In a recent judgment, ITAT Amritsar has endorsed that Premium of Keyman Insurance Policy (KIP) is an allowable business expenditure.
I.T.A No. 20(Asr)/2013 Assessment Year: 2007-08
Freewill Sports Pvt. Ltd vs. ACIT
Date of Order/Judgment: 22/03/2016
Brief Facts of the Case:
The only issue involved in this appeal was regarding the allowability of Premium of Keyman Insurance Policy (KIP) against the order of CIT(A) who had upheld the addition of Rs.3,00,000/- on account of payment of of KIP.
The ITAT noted that this case was earlier decided by Tribunal vide its order dated 13.05.2014 in favour of Revenue which was however recalled vide order dated 29.02.2016. It was also observed by the ITAT that CIT(A) had dismissed the appeal of assessee by following his own order in the case of Suri Sons which itself had been decided by the Tribunal in ITA 37(Asr)/2010 vide its order dated 31.08.2015 in favour of assessee.
While deciding the issue under the current appeal, The ITAT completely relied on its previous judgment delievered in the Suri Sons case.
The broad observations that emerged from the judgment in Suri Sons case are as under:
- All that is required for an insurance policy to meet the requirements of Section 10(10D),is (a) it should be a life insurance policy; (b) it should be taken by the assessee on the life of another person who is, or was, an employee of the assessee or is related to the business of the assessee is any manner.
- Even if a Keyman insurance has been taken in the name of a partner by the partnership firm, then also the deduction has to be allowed on the payment of premium.
- Once the assessee purchases a policy under a life insurance scheme, then whether the insurance company makes investment in mutual funds for capital appreciation or under any other investment scheme, will not make any material difference.
- The concepts of term policy, pure life policy and the IRDA guidelines find no mention in the statutory provisions. But even if these concepts ought to be incorporated in this statutory provision of the Income Tax Act to make it more meaningful and workable, it cannot be open to any judicial forum to supply these omissions.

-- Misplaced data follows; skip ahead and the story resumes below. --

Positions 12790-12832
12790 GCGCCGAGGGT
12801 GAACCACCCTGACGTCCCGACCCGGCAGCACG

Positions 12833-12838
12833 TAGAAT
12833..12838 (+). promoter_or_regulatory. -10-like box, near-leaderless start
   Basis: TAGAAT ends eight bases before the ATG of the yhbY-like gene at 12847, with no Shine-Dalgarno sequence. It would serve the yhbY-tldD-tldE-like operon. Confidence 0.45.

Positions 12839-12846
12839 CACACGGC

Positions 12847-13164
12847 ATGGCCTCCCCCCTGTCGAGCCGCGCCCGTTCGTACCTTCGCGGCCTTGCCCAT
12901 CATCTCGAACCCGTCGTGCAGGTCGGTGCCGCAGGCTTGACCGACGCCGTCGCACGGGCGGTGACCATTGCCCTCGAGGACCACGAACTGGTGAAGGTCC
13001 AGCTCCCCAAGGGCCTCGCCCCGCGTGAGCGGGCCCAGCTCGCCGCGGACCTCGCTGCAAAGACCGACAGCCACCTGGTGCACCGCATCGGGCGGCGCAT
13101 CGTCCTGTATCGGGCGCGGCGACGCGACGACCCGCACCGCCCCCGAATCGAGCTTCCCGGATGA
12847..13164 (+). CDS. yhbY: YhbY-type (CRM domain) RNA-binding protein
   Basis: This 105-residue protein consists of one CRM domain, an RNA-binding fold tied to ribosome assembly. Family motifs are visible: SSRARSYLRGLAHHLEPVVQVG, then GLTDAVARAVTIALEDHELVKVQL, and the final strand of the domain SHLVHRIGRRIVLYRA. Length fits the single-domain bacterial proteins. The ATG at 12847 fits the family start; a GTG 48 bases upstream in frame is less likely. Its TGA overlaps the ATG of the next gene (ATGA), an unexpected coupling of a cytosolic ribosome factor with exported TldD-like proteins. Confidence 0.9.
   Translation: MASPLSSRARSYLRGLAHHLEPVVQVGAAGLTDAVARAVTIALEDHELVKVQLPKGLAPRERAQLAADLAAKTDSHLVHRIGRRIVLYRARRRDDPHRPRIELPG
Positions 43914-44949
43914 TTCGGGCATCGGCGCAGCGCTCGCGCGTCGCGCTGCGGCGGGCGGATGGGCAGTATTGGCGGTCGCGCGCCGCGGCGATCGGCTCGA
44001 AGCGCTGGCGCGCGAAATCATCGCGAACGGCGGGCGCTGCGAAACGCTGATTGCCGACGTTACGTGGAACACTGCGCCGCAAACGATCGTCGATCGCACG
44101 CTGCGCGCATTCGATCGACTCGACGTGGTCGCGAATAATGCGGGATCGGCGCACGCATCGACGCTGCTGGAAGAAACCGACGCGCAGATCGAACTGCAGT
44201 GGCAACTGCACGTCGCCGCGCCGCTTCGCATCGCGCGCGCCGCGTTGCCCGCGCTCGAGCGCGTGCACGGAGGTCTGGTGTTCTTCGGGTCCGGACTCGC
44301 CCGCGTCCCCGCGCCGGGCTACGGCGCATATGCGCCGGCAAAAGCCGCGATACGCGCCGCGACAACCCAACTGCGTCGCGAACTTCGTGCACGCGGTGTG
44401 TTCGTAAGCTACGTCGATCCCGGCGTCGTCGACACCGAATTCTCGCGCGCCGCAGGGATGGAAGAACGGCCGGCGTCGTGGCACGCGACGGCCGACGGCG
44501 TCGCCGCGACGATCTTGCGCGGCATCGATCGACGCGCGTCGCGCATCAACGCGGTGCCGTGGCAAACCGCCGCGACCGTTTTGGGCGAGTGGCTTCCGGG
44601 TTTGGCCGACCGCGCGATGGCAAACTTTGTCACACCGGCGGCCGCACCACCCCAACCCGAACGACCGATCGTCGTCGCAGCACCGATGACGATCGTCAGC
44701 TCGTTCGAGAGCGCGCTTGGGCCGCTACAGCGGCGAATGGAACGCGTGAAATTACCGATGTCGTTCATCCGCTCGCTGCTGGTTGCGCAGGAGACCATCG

- Guidelines/Circular issued by the IRDA are not relevant to interpret the provisions of the Income tax Act, 1961.
- CBDT’s Circular dated 18.2.1998 is binding on the Income Tax Department, which categorically stipulates that premium on keyman policy should be allowed as business expenses.
- The words “is or was connected in any manner whatsoever with the business of the subscriber” are wider than what would be subsumed under a contract of employment.
- The object and purpose of a Keyman insurance policy is to protect the business against a financial set back which may occur, as a result of a premature death, to the business or professional organization. There is no rational basis to confine the allowability of the expenditure incurred on the premium paid towards such a policy only to a situation where the policy is in respect of the life of an employee. A Keyman insurance policy is obtained on the life of a partner to safeguard the firm against a disruption of the business that may result due to the premature death of a partner. Therefore, the expenditure which is laid out for the payment of premium on such a policy is incurred wholly and exclusively for the purposes of business.
- When KIP premium is treated ‘business expenditure’ per se by the Department itself, there cannot be any question of raising the issue of want of business expediency.
- Merely because the policy was assigned after sometime would not mean that the expenditure incurred in the first instance would lose the flavour of it being ^business expenditure’.
- Once the legal provisions and the outlook of Department itself based on such legal provisions permit the assessee to have the tax planning of this nature, and the course of action taken by the assessee is permissible under law, the argument of colourable device cannot be advanced by the Revenue.